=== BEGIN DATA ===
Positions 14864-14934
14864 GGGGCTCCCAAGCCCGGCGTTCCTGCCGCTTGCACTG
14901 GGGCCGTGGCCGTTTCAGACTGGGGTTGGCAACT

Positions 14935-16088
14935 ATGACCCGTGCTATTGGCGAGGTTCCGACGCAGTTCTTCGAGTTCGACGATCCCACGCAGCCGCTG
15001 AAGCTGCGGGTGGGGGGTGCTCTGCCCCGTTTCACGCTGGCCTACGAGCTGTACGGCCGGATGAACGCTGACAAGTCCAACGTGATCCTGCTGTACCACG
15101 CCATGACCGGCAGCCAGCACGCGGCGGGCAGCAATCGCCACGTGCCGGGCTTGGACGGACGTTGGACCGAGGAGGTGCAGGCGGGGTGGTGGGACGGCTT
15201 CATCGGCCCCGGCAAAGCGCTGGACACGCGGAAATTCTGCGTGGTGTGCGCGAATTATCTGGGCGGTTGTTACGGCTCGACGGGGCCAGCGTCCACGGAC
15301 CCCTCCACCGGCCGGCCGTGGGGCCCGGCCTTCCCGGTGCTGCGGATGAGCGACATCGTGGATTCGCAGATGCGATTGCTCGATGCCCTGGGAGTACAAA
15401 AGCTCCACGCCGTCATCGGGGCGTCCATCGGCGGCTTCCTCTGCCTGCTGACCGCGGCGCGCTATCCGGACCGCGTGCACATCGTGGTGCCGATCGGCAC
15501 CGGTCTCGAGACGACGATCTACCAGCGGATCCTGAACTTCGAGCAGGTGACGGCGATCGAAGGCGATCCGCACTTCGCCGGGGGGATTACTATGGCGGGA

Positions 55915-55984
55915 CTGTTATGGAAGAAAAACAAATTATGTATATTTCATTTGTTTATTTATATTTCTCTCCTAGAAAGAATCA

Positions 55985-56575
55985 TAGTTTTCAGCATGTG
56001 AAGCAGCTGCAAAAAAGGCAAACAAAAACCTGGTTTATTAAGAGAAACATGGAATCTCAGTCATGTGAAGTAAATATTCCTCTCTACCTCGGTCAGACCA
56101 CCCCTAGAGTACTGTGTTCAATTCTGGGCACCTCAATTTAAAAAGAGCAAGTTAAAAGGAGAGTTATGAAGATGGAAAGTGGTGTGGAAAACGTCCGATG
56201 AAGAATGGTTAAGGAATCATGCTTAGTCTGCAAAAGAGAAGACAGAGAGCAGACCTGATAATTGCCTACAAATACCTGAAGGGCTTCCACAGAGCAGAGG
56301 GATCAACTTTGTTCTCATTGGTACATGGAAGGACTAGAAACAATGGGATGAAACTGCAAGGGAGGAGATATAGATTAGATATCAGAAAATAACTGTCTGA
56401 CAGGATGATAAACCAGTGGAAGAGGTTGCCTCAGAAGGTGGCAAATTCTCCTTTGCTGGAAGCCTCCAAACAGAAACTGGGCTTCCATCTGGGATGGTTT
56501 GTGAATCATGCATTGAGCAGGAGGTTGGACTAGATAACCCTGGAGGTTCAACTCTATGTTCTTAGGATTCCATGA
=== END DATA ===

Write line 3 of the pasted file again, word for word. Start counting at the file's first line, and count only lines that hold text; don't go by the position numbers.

14901 GGGCCGTGGCCGTTTCAGACTGGGGTTGGCAACT